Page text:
* Ghana: Floods - Apr 2013 [ReliefWeb; 18 April 2013]
Severe rainstorms in Ghana's Northern and Volta regions started in the first week of March 2013 and continued for close to two weeks. The ensuing floods resulted in the displacement of populations, loss of property and farm produce. Between 23,000 and 25,000 people have been affected. The Government declared the affected areas a disaster zone. On 8 Apr, severe rainstorms caused further flooding and the destruction of property and farmlands in Agona East district in the Central region, affecting at least 1,000 people. While the rainy season begins in March, heavy rains usually only start in May. (IFRC, 18 Apr 2013)
* Severe rain storm in Northern Ghana [ReliefWeb; 3 April 2013]
1. Brief description of the emergency and impact
A severe rainstorm in Northern Ghana in the last two weeks of March 2013, has caused destruction and displacement. The affected districts include Gushegu, Yendi Municipal, Savelugu/Nanton, Saboba, Zabzugu, Tatale/Sanguli, Tamale Metropolis, Moin, Walewale and Bunkpurugu/Yunyoo districts. In all, about 25,000 people have been affected and are currently sheltering with friends and relatives.
* Floods related incidents from March - May 2013 long rains [ReliefWeb; 10 April 2013]
• Depressed and poorly distributed rainfall is expected over most parts of the country during March-May 2013 “Long-Rains” Season. This is likely to be more pronounced in the Arid and Semi-Arid Lands (ASALs).
• The western and central counties including Nairobi as well as the Coastal strip are likely to experience enhanced rainfall.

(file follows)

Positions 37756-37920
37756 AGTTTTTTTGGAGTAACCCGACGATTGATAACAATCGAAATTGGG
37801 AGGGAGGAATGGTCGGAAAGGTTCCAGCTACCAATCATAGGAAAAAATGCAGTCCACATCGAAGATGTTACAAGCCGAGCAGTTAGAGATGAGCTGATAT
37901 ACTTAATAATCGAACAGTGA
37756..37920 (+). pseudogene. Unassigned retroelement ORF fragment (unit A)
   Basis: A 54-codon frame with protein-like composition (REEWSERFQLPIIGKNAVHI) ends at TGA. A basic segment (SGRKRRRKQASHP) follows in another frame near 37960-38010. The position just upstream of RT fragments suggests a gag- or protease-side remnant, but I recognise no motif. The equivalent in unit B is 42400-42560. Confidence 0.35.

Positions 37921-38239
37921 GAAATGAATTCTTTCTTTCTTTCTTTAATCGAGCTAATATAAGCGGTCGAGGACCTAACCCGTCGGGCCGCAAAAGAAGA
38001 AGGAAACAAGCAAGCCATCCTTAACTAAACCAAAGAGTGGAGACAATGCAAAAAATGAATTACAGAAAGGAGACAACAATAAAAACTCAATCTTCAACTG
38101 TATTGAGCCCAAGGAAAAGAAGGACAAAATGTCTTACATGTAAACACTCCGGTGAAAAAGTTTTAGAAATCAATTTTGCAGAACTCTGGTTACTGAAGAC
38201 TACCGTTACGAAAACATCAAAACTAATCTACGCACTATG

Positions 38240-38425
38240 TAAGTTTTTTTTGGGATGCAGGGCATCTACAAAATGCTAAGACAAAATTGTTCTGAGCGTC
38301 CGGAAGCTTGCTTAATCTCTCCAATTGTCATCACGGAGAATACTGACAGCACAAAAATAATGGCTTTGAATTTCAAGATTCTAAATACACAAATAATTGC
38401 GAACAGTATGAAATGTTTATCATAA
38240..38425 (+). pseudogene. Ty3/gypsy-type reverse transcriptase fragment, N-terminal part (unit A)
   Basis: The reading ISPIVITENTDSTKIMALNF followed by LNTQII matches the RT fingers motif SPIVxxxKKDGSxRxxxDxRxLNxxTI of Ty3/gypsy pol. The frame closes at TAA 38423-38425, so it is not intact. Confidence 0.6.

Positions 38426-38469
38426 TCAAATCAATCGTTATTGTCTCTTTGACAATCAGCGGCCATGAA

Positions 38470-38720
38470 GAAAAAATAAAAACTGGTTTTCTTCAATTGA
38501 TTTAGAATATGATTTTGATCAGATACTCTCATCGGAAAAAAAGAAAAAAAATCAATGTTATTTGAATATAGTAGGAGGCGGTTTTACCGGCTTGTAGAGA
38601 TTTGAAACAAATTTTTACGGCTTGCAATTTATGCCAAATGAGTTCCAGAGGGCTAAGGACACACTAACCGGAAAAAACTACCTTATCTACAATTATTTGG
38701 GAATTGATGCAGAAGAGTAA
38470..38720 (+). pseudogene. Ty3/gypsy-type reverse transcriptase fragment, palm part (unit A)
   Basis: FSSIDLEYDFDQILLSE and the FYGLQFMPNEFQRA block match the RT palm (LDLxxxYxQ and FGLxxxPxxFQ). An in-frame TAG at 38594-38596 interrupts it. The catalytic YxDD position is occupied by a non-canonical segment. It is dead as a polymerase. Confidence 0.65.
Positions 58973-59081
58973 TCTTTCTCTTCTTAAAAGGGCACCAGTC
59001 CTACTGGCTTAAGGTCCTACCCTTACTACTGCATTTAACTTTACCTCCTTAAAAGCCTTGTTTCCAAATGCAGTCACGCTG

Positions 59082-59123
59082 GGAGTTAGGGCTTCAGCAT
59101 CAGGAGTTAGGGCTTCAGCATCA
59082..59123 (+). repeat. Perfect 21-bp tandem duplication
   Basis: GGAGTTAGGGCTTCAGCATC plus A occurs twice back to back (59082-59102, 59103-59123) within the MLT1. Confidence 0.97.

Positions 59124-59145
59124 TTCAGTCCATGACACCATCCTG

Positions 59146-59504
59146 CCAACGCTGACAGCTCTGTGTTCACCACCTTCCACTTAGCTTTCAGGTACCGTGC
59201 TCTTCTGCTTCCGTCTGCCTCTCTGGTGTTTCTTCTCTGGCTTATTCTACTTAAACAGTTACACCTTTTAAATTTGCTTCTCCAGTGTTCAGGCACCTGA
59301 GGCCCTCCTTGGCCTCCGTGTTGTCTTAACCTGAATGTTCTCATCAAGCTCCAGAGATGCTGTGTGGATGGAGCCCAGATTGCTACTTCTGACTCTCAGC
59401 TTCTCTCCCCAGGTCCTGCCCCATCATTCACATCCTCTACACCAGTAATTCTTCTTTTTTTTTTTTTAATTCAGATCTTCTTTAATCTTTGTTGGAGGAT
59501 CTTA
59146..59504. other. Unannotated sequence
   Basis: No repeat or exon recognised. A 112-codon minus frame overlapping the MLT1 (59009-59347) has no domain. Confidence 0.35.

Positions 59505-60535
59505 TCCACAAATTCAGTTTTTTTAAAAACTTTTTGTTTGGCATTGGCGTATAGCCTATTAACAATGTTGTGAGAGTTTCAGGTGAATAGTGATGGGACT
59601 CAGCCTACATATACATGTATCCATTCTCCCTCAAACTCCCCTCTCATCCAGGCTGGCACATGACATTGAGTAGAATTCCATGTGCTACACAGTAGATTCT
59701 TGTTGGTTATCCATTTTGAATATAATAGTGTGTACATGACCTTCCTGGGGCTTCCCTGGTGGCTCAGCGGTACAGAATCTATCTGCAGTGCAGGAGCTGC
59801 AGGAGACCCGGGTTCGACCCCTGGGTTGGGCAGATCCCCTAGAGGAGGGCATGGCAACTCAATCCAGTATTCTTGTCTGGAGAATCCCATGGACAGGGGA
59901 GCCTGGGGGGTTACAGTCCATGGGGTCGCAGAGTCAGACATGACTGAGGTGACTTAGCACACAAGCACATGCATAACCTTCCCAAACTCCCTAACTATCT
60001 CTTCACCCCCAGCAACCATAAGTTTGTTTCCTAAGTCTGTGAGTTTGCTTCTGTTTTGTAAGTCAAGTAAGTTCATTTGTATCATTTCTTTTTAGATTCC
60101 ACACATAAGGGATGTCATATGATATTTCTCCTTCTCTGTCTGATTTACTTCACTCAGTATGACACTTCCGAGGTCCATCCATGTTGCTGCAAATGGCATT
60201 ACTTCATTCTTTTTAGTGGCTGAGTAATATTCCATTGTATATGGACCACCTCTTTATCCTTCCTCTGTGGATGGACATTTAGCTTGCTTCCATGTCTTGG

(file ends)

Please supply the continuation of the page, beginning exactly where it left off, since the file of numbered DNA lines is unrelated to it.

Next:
• Most of the rainfall in the country is expected during the peak month of April except over the Coastal strip Where the peak is expected during the month of May.
• During January and February 2013, slightly cooler than average sea surface temperatures (SSTs) were present over the eastern and central equatorial Pacific Ocean. Neutral conditions were observed over western Equatorial Indian Ocean while warmer than average SSTs prevailed over eastern Equatorial Indian Ocean
FORECAST FOR MARCH-APRIL-MAY (MAM) 2013 “LONG RAINS” SEASON
March to May is a major rainfall season in most parts of the country. Depicts the Long Term Mean rainfall patterns for March-April-May seasonal rainfall. The figure shows that the highest rainfall amounts of over 300mm are recorded over Western, Central, Coastal strip and parts of northern Kenya (Marsabit, Moyale). The forecast for March to May 2013 is based on the prevailing and expected Sea Surface Temperature Anomalies (SSTAs) over the Pacific, Indian and Atlantic Oceans as well as other Synoptic, Mesoscale and local factors that affect the climate of Kenya. These factors were assessed using various tools including ocean-atmosphere models, statistical models, satellite derived information and expert interpretation. The prevailing slightly cool Sea Surface Temperatures (SSTs) in the western Equatorial Indian Ocean (adjacent to the East African Coast) coupled with very warmSSTs in the eastern Equatorial Indian Ocean (adjacent to Australia) were also considered. This constitutes a negative Indian Ocean Dipole (IOD) that is not favorable for good seasonal rainfall over most parts of the country and more so the eastern sector.The predicted Onsets, Cessation and distribution of rainfall were derived from statistical analysis of past years, which exhibited similar characteristics to the current year (i.e. analogue year). For the current season, the analogue years were found to be 2001 and 1973